READERS have cast their vote over calls for Snowdon to be retitled with its Welsh name Yr Wyddfa

Earlier this week Snowdonia National Park Authority held off its decision on whether Wales' highest peak should only be referred to by its Welsh name of Yr Wyddfa, in place of its English name Snowdon.

A notice of motion by Cllr John Pugh Roberts was delayed as the authority said that further discussions are needed on the implications of only using the Welsh forms. The motion also called for the park to use 'Eryri' rather than 'Snowdonia' in future.

Authority chiefs have instead set up a working group to consider its future policy on Welsh place names.

Readers were asked to cast their vote on whether the motion should go ahead, and there was a clear majority for one side.

Of the 369 votes, 60 per cent opposed the motion, and 40 per cent was in favour.

This breaks down to 221 votes against, and 148 for the proposal.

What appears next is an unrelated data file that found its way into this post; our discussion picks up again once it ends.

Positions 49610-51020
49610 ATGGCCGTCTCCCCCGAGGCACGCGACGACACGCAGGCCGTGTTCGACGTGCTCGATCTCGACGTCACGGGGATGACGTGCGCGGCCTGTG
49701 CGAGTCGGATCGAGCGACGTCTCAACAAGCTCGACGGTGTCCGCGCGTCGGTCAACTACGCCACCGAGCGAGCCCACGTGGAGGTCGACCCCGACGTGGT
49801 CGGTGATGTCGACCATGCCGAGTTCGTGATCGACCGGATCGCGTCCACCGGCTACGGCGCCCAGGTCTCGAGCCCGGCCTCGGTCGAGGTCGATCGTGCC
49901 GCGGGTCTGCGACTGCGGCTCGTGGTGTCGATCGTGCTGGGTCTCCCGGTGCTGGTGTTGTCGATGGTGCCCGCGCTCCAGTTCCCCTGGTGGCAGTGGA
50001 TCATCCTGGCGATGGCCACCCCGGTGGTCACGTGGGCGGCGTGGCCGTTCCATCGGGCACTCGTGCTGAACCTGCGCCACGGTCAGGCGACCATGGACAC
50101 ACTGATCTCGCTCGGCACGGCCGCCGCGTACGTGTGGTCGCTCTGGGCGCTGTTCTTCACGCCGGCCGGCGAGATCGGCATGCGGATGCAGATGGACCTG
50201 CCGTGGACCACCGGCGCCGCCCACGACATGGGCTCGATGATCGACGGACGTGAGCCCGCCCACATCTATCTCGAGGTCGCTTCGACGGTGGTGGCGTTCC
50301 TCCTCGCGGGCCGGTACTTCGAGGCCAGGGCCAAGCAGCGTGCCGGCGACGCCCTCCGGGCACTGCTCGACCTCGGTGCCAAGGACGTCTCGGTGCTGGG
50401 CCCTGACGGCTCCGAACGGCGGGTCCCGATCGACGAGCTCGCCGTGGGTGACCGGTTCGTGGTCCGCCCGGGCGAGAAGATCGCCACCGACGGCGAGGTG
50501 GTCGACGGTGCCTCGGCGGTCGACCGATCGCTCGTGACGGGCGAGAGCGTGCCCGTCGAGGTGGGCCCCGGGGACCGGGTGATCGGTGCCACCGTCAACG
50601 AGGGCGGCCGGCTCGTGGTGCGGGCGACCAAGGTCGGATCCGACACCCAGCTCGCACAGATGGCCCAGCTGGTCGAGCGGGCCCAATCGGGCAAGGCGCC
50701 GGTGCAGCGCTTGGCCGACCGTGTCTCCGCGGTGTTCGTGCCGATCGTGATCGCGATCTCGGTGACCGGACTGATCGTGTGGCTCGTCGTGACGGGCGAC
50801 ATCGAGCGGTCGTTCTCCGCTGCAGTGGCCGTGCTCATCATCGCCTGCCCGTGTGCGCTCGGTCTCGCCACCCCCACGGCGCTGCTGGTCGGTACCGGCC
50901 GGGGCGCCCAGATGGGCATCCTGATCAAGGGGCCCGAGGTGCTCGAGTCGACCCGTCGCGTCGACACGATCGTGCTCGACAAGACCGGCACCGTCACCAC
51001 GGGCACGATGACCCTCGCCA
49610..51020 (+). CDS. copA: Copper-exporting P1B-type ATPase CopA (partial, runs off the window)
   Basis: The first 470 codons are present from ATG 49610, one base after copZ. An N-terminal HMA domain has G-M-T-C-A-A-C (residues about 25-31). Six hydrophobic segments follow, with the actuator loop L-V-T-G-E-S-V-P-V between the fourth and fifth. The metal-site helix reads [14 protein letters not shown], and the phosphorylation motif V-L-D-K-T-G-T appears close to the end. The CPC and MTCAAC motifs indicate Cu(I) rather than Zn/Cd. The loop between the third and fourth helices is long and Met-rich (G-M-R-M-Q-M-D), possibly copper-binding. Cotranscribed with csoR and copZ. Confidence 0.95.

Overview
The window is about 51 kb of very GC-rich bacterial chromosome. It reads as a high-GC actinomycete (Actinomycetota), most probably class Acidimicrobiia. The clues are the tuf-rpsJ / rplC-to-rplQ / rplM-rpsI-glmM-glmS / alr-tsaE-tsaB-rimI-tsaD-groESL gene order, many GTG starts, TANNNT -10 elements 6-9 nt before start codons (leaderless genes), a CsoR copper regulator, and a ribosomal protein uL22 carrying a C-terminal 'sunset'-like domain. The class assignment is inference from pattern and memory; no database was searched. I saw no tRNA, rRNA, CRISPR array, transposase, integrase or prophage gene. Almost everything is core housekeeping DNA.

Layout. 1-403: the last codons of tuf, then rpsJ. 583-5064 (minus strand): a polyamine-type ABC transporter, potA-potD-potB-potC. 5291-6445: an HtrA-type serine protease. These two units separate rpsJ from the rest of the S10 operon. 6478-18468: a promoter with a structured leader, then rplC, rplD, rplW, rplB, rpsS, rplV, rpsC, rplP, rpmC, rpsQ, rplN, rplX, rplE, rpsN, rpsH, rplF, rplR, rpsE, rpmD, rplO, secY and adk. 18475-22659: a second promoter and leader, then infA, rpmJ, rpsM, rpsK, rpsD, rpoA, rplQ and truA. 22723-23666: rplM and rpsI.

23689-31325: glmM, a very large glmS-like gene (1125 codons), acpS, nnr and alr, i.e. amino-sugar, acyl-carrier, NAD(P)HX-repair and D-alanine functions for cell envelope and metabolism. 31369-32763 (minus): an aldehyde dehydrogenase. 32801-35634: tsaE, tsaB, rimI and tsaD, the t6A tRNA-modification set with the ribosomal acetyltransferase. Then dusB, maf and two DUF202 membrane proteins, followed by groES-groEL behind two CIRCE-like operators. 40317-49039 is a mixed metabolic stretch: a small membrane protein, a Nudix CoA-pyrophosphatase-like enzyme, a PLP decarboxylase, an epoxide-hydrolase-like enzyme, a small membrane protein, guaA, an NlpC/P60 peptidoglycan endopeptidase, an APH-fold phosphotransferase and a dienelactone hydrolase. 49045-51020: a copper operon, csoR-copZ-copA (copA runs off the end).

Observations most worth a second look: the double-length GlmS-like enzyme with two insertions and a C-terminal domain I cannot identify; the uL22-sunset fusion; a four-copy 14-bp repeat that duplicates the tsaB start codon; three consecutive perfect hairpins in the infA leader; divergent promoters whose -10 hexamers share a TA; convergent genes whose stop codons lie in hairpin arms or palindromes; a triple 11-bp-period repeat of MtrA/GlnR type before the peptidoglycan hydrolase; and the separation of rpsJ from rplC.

Divided opinion among members of the public may have influenced the authority's decision to carry out further discussions over the motion.

Snowdonia National Park was established in 1951, covering 827 square miles (2,140 km2) of mainly mountainous land in Gwynedd and Conwy counties.

An earlier petition calling for the national park to drop 'Snowdon' and 'Snowdonia' was rejected by the Senedd last year after it was found to be the responsibility of the park itself rather than Cardiff Bay.

'Yr Wyddfa' means grave, with legend stating that the giant Rhita Gawr was buried on the 3560 ft mountain. However, it was also known as Carnedd y Cawr (the Cairn of the Giant).

'Eryri', meanwhile, is believed to originate from the Latin 'oriri' (to rise) and was first documented in the 9th century, despite it long being thought to refer to the Welsh name for Eagle – 'Eryr'.

The more recently popularised English forms Snowdon and Snowdonia are thought to derive from the Saxon 'snow dune' meaning 'snow hill'.